Neil Postman, Amusing Ourselves to Death: Public Discourse in the Age of Show Business
“The television commercial is not at all about the character of products to be consumed. It is about the character of the consumers of products.”
Neil Postman, Amusing Ourselves to Death: Public Discourse in the Age of Show Business
“We do not measure a culture by its output of undisguised trivialities but by what it claims as significant.”
Neil Postman, Amusing Ourselves to Death: Public Discourse in the Age of Show Business
“For in the end, he was trying to tell us what afflicted the people in 'Brave New World' was not that they were laughing instead of thinking, but that they did not know what they were laughing about and why they had stopped thinking.”
Neil Postman, Amusing Ourselves to Death: Public Discourse in the Age of Show Business
“[It] is not that television is entertaining but that it has made entertainment itself the natural format for the representation of all experience. […] The problem is not that television presents us with entertaining subject matter but that all subject matter is presented as entertaining. (87)”
Neil Postman, Amusing Ourselves to Death: Public Discourse in the Age of Show Business
“What Huxley teaches is that in the age of advanced technology, spiritual devastation is more likely to come from an enemy with a smiling face than from one whose countenance exudes suspicion and hate. In the Huxleyan prophecy, Big Brother does not watch us, by his choice. We watch him, by ours. There is no need for wardens or gates or Ministries of Truth. When a population becomes distracted by trivia, when cultural life is redefined as a perpetual round of entertainments, when serious public conversation becomes a form of baby-talk, when, in short, a people become an audience and their public business a vaudeville act, then a nation finds itself at risk; a culture-death is a clear possibility.”
Neil Postman, Amusing Ourselves to Death: Public Discourse in the Age of Show Business
“But it is much later in the game now, and ignorance of the score is inexcusable. To be unaware that a technology comes equipped with a program for social change, to maintain that technology is neutral, to make the assumption that technology is always a friend to culture is, at this late hour, stupidity plain and simple.”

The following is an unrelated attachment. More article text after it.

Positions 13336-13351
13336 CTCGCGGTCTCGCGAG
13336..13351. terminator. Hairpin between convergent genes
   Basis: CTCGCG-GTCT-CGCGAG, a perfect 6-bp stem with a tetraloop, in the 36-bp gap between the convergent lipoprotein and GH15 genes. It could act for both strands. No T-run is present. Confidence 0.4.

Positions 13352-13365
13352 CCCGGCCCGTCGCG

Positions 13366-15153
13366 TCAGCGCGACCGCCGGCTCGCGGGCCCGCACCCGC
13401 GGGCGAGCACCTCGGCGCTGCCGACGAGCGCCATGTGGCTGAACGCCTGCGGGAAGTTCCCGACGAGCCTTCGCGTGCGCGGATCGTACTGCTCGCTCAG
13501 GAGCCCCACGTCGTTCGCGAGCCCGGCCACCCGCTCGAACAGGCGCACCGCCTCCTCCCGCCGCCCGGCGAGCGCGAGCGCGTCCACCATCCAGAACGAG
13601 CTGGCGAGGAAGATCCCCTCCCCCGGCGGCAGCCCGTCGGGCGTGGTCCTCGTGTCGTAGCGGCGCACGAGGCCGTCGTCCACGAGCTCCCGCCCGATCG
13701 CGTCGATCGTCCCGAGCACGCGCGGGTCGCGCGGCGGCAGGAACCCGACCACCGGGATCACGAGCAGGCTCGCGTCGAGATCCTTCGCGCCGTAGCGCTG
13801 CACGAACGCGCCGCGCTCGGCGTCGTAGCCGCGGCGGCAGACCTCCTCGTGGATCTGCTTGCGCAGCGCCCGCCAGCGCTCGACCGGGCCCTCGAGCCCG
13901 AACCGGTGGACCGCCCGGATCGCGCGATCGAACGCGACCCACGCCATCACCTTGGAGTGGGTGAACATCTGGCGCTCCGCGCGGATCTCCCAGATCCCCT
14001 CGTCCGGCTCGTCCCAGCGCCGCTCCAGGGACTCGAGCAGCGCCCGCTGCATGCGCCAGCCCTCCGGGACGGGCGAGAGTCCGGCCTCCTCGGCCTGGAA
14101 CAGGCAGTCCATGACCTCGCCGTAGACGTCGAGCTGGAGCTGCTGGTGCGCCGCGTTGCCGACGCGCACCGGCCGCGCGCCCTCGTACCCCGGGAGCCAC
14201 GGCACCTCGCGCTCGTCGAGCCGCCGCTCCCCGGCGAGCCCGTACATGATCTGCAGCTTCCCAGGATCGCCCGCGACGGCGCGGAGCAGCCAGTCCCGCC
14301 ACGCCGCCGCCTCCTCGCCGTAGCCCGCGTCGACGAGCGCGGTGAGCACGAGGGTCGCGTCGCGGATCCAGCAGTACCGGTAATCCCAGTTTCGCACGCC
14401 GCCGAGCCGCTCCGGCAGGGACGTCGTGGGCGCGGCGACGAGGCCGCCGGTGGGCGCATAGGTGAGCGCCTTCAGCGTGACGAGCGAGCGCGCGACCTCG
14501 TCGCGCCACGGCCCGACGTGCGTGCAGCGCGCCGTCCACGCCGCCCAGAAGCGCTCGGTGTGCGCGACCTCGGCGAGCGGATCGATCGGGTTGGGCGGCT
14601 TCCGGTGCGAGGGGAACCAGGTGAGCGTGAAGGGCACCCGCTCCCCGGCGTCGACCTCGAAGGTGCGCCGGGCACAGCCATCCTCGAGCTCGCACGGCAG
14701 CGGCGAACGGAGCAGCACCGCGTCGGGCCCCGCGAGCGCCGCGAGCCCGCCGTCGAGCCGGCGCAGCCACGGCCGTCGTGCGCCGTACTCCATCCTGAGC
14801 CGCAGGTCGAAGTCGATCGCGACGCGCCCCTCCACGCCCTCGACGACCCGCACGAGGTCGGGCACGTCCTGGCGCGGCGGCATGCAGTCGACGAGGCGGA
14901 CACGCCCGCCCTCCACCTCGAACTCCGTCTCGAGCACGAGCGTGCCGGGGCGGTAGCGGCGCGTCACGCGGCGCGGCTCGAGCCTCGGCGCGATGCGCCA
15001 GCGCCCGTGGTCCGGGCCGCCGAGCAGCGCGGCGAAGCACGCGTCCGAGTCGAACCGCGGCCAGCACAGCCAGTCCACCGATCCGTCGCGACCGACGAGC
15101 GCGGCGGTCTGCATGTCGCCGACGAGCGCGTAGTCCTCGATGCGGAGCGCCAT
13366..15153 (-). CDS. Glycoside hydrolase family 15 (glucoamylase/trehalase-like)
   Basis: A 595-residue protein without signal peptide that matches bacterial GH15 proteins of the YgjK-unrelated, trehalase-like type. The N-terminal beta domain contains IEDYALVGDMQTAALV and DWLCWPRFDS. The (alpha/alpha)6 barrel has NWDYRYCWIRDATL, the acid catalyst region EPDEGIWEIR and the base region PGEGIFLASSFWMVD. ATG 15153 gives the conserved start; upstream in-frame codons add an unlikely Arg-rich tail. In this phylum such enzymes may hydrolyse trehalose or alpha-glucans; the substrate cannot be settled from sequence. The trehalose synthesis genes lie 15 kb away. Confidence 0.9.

Neil Postman, Amusing Ourselves to Death: Public Discourse in the Age of Show Business
“The reader must come armed , in a serious state of intellectual readiness. This is not easy because he comes to the text alone. In reading, one's responses are isolated, one'sintellect thrown back on its own resourses. To be confronted by the cold abstractions of printed sentences is to look upon language bare, without the assistance of either beauty or community. Thus, reading is by its nature a serious business. It is also, of course, an essentially rational activity.”
Neil Postman, Amusing Ourselves to Death: Public Discourse in the Age of Show Business
“What the advertiser needs to know is not what is right about the product but what is wrong about the buyer.”
Neil Postman, Amusing Ourselves to Death: Public Discourse in the Age of Show Business
“People will come to adore the technologies that undo their capacities to think”
Neil Postman, Amusing Ourselves to Death: Public Discourse in the Age of Show Business
“Television is our culture's principal mode of knowing about itself. Therefore -- and this is the critical point -- how television stages the world becomes the model for how the world is properly to be staged. It is not merely that on the television screen entertainment is the metaphor for all discourse. It is that off the screen the same metaphor prevails. (92)”
Neil Postman, Amusing Ourselves to Death: Public Discourse in the Age of Show Business
“The written word endures, the spoken word disappears”
Neil Postman, Amusing Ourselves to Death: Public Discourse in the Age of Show Business
“If politics is like show business, then the idea is not to pursue excellence, clarity or honesty but to appear as if you are, which is another matter altogether.”
Neil Postman, Amusing Ourselves to Death: Public Discourse in the Age of Show Business
“It is not necessary to conceal anything from a public insensible to contradiction and narcotized by technological diversions.”
Neil Postman, Amusing Ourselves to Death: Public Discourse in the Age of Show Business
“I believe I am not mistaken in saying that Christianity is a demanding and serious religion. When it is delivered as easy and amusing, it is another kind of religion altogether.”
Neil Postman, Amusing Ourselves to Death: Public Discourse in the Age of Show Business
“I do not mean to imply that television news deliberately aims to deprive Americans of a coherent, contextual understanding of their world. I mean to say that when news is packaged as entertainment, that is the inevitable result. And in saying that the television news show entertains but does not inform, I am saying something far more serious than that we are being deprived of authentic information. I am saying we are losing our sense of what it means to be well informed.”
Neil Postman, Amusing Ourselves to Death: Public Discourse in the Age of Show Business
“There is nothing wrong with entertainment. As some psychiatrist once put it, we all build castles in the air. The problems come when we try to live in them. The communications media of the late nineteenth and early twentieth centuries, with telegraphy and photography at their center, called the peek-a-boo world into existence, but we did not come to live there until television. Television gave the epistemological biases of the telegraph and the photograph their most potent expression, raising the interplay of image and instancy to an exquisite and dangerous perfection. And it brought them into the home. We are by now well into a second generation of children for whom television has been their first and most accessible teacher and, for many, their most reliable companion and friend. To put it plainly, television is the command center of the new epistemology. There is no audience so young that it is barred from television. There is no poverty so abject that it must forgo television. There is no education so exalted that it is not modified by television. And most important of all, there is no subject of public interest—politics, news, education, religion, science, sports—that does not find its way to television. Which means that all public understanding of these subjects is shaped by the biases of television.”